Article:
Lt. Gov. optimistic feds understand impact of marine sanctuary


Lieutenant Governor Talauega Eleasalo Ale is hopeful that off island participants of last week’s workshop on the proposed National Marine Sanctuary in the Pacific Remote Island Area left with a better understanding of the potential effects of the sanctuary designation.

Speaking at the workshop closing, Talauega emphasized the importance of this understanding  for American Samoa, noting that the impact goes beyond economics, and extends to the preservation of the Samoan people as a fishing community.

“The importance of the tuna industry in American Samoa and our local cannery cannot be overstated,” he said. “It is the pillar of our economy, it is the employer of thousands, and it is what feeds our families. Any action that threatens the survival of the fishing industry threatens the survival of our fragile economy.”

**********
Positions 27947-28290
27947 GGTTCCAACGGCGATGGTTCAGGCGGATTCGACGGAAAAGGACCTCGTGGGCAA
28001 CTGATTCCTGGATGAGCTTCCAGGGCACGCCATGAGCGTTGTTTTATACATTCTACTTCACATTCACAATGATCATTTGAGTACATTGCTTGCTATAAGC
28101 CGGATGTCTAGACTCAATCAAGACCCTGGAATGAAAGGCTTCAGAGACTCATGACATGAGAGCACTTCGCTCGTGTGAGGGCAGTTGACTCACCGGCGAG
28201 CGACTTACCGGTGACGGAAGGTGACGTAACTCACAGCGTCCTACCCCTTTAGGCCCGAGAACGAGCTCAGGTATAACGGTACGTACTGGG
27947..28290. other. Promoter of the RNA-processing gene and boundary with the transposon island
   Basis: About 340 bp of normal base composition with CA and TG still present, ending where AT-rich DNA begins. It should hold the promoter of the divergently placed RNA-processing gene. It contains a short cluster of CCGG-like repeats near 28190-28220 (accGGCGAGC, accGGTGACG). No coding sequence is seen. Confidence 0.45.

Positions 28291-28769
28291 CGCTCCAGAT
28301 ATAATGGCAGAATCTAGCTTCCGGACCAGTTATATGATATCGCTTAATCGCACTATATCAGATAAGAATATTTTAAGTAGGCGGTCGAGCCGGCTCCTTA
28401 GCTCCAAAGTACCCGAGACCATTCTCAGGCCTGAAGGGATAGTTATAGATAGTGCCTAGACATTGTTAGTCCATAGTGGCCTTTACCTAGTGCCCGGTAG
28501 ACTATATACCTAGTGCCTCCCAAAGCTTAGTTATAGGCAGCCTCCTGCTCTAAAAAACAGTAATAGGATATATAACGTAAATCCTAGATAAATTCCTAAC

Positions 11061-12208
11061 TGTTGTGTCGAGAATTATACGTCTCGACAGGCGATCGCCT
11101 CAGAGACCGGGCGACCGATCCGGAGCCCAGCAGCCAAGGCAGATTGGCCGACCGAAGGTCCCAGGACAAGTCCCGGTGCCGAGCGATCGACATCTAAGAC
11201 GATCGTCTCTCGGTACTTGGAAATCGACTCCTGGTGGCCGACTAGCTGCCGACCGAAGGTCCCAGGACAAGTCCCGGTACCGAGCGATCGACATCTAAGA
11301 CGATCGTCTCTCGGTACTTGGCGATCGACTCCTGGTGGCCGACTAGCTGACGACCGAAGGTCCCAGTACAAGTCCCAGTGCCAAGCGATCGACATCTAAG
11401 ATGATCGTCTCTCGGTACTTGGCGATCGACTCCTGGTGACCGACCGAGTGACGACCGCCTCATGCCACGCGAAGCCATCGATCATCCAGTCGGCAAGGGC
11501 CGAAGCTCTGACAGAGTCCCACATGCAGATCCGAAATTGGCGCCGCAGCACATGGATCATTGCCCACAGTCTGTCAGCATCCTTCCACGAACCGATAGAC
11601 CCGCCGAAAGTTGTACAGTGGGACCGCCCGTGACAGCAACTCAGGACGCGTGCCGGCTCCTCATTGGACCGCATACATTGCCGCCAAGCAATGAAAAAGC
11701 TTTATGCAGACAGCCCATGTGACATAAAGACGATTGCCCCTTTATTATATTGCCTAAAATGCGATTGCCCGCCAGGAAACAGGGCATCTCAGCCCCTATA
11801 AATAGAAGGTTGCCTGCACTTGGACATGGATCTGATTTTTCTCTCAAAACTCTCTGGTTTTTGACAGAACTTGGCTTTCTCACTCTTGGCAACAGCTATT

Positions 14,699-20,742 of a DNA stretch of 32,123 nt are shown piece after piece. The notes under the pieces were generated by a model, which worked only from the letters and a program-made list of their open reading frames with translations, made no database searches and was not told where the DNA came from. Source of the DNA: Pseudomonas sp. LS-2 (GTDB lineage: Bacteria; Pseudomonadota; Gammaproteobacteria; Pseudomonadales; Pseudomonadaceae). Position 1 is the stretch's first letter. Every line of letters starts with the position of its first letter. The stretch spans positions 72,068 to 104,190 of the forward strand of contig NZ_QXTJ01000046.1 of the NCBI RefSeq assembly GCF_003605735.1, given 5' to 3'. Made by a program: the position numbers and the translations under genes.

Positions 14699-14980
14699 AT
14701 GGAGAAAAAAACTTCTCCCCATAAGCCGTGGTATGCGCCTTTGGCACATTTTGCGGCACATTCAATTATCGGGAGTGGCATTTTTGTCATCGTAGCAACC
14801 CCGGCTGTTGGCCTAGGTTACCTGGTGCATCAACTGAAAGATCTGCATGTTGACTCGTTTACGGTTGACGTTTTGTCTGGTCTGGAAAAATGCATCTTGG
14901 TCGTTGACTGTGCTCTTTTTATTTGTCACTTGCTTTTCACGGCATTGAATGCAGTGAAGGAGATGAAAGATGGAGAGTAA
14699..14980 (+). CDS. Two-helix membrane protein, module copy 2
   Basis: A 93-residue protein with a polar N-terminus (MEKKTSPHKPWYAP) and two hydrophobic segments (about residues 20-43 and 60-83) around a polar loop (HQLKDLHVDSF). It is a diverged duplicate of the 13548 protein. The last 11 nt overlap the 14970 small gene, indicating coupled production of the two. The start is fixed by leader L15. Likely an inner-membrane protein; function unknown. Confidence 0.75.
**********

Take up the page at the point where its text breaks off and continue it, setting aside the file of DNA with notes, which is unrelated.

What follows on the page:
The Lt. Governor was optimistic in finding a solution that would ensure the preservation  of oceans without crippling the fishing industry, the economy, and the unique culture of American Samoa.

He announced that the American Samoa Government would be submitting a letter summarizing the workshop’s discussions and reiterating the territory’s opposition to further restrictions on commercial fishing in the PRIA region.

The Lt. Governor told the federal officials attending the workshop, “We hope that when you go back to Washington  D.C. and explain to them, that they can find a way where environmentalists and us here in American Samoa can both get what we want.”

Governor Lemanu and First Lady Ella hosted a reception for the NOAA officials at Government House, Wednesday.